The nation's strong educational system makes human capital development easier for businesses that locate in Canada

According to the World Economic Forum (WEF) Human Capital Report, Canada's youth benefit from a globally competitive educational system while its adults lead the world in levels of post-secondary attainment. The annual human capital index rates Canada ninth out of 130 countries and second in the G20, ahead of Germany (11th), France (17th), United Kingdom (19th) and U.S.A. (24th). With a score of 81.95, Canada's talent scored more than eight points higher than the G20 average and more than a point higher than the G7 average.

Taking a life-course approach, the WEF ranks 130 countries on how well they develop and utilize talent. The report rates each country's human capital by assessing education, skills, and employment among five distinct age groups from birth to 65 years and older. Canada ranks among the top 10 countries for three out of five age groups in addition to claiming the top score for many important indicators.

Related: Ontario universities home to two of the best computer sciences schools in the world

Canada's youth benefit from top global educational system

According to the Organization for Economic Co-operation and Development (OECD)'s Programme for International Student Assessment (PISA), by the time students from the U.S. reach the age of 15, their math skills are a full year behind their Canadian counterparts'. The WEF report also rates Canada first in the world for both primary education attainment and youth literacy rates. And once Canadian youth graduate secondary school, they have the opportunity to take advantage of Canada's global top five higher educational system.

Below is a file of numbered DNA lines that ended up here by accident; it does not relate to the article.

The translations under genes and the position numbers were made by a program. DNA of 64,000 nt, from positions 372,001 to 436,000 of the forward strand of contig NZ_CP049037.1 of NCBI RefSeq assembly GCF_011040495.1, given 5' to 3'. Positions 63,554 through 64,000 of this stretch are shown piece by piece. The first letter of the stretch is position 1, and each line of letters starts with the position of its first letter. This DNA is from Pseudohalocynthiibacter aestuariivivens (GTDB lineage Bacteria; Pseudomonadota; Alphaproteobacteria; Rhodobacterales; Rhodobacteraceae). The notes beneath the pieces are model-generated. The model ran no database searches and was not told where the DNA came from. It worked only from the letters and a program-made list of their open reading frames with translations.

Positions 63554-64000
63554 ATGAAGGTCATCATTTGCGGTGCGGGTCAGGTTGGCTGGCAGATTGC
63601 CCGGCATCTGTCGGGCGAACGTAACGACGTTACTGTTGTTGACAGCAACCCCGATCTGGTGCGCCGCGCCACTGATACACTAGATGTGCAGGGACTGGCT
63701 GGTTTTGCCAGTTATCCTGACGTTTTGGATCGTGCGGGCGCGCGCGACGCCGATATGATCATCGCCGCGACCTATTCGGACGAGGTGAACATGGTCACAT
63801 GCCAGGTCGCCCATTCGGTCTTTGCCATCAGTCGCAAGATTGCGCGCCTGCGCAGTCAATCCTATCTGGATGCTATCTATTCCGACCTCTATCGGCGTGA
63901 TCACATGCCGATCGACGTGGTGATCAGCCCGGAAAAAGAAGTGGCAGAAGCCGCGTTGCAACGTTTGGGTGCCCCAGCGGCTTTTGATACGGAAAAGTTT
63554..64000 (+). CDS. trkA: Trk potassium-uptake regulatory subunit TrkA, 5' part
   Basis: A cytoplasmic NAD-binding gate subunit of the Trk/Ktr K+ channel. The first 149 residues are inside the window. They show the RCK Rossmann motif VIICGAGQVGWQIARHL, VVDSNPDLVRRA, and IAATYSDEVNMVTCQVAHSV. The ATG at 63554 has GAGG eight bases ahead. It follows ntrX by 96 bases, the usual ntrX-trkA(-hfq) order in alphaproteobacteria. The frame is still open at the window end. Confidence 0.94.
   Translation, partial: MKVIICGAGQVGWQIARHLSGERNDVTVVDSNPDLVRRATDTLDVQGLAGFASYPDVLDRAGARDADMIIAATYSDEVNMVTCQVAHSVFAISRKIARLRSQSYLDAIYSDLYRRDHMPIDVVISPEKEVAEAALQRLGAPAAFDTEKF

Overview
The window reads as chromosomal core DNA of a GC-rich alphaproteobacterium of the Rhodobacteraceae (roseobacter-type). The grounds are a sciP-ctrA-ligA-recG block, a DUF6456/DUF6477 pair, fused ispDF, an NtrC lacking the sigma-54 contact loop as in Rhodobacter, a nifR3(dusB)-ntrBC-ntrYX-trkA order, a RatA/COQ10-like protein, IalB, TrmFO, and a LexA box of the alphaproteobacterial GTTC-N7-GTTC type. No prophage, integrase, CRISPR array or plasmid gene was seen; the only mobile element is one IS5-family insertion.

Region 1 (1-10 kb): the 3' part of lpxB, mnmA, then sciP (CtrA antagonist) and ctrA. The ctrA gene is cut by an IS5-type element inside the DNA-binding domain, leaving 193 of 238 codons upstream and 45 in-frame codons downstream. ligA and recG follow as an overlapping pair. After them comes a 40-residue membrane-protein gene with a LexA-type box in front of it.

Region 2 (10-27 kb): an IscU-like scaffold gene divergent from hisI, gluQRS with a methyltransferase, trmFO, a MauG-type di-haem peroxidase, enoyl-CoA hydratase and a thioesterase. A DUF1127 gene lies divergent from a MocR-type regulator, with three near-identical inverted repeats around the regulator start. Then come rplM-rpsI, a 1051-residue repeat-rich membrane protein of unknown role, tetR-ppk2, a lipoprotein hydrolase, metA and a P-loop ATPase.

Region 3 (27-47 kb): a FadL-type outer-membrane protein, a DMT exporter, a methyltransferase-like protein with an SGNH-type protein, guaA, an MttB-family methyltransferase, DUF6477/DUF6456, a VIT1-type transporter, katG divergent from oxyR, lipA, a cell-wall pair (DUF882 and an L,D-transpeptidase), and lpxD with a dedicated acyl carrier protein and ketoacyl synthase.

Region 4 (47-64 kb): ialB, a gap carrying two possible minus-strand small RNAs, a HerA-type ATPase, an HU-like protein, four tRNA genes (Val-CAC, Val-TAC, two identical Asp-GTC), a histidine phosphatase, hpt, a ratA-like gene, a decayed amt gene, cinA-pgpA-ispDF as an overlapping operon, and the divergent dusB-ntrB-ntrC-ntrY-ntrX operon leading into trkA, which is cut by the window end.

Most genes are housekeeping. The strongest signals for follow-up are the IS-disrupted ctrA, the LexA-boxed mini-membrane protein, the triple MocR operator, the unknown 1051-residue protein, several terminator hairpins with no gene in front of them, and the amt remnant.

Canadian adults lead the world in post-secondary attainment

Canadian adults rank second for post-secondary education among 25-55 year olds and first among 55-64 and 65+ age groups. Praised by the WEF for having one of the world's most highly skilled and productive "silver workforces," Canada has a 14% labour force participation rate among those 65 years and older. In part, this is due to the fact that the World Health Organization (WHO) rates older Canadian adults as having the best chance to live long, healthy lives.

Find out where innovative global firms are coming to take advantage of Canada's top talent


October 17, 2016
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